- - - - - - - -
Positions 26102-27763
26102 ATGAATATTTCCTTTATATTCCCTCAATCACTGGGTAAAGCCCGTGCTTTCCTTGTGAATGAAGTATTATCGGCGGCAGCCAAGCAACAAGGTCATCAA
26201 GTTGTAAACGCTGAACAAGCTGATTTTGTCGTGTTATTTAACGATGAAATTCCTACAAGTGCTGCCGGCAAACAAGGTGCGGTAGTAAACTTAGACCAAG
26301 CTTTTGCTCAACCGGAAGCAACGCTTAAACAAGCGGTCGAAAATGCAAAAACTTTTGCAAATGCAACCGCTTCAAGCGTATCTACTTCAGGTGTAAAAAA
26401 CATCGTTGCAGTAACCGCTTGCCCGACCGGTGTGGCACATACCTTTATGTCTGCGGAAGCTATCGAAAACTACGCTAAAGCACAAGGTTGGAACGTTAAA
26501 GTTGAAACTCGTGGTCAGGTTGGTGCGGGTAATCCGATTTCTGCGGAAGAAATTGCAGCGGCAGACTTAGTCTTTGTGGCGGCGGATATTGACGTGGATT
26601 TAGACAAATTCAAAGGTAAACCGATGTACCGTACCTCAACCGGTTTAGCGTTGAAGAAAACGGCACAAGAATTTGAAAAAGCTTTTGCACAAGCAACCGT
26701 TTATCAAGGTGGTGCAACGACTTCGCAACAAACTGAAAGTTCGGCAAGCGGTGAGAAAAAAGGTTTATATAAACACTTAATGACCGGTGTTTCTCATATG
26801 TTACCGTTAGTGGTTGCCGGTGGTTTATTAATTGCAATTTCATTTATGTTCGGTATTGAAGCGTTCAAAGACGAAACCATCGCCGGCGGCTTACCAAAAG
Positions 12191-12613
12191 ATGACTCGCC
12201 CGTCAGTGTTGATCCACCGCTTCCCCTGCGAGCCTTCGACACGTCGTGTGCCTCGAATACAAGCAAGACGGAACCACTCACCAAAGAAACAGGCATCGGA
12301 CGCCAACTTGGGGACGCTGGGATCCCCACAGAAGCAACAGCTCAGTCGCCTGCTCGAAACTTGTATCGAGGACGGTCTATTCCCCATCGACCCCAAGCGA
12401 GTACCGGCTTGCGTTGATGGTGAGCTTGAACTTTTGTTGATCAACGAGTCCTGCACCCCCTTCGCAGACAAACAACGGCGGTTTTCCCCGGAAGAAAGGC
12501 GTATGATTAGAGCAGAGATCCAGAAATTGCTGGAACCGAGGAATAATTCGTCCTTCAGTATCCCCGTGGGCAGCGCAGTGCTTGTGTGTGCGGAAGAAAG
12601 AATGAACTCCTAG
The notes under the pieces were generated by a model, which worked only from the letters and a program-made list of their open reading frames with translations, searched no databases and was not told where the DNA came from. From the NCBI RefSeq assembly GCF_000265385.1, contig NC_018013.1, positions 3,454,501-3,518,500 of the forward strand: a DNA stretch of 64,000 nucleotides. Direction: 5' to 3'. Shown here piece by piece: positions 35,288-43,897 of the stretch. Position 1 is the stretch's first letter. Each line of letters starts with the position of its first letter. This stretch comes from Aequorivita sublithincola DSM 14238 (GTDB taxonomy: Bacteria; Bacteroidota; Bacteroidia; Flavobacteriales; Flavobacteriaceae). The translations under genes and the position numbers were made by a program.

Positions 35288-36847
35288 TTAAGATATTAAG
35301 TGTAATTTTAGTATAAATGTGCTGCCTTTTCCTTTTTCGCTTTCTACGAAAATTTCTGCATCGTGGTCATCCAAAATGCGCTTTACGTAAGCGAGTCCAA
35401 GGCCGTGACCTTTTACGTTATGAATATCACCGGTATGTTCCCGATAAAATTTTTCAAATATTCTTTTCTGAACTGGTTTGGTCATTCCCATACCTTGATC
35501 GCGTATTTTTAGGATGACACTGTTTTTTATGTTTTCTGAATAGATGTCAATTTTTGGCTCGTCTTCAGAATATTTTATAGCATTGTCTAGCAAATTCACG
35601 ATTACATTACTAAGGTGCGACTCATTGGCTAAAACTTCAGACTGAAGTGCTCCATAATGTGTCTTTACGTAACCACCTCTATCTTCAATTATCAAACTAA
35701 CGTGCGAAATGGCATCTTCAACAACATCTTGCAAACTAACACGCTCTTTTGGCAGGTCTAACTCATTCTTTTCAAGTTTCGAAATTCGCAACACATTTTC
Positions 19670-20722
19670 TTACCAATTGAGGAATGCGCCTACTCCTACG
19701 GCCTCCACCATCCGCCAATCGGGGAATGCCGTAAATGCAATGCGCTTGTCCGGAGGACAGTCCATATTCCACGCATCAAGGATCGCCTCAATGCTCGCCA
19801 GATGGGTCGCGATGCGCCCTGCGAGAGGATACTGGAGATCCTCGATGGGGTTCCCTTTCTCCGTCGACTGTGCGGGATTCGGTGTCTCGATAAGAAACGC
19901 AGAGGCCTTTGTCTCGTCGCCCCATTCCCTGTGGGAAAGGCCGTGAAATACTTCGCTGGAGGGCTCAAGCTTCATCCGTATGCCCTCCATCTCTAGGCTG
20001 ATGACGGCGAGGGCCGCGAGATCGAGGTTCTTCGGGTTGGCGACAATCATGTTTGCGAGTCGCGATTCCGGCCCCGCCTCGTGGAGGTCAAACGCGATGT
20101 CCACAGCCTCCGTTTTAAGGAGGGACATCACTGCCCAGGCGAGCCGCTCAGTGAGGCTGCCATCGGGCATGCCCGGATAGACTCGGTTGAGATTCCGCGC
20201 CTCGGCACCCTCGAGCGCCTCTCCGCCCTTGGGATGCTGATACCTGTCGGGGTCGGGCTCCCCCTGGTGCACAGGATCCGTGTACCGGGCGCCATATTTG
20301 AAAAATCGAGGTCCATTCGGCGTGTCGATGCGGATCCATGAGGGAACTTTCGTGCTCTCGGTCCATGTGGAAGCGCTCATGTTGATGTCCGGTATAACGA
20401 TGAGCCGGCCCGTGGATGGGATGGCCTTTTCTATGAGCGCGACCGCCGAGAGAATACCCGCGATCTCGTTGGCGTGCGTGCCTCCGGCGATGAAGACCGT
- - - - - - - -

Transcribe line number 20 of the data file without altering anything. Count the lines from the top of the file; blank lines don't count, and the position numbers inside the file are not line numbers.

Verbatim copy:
35301 TGTAATTTTAGTATAAATGTGCTGCCTTTTCCTTTTTCGCTTTCTACGAAAATTTCTGCATCGTGGTCATCCAAAATGCGCTTTACGTAAGCGAGTCCAA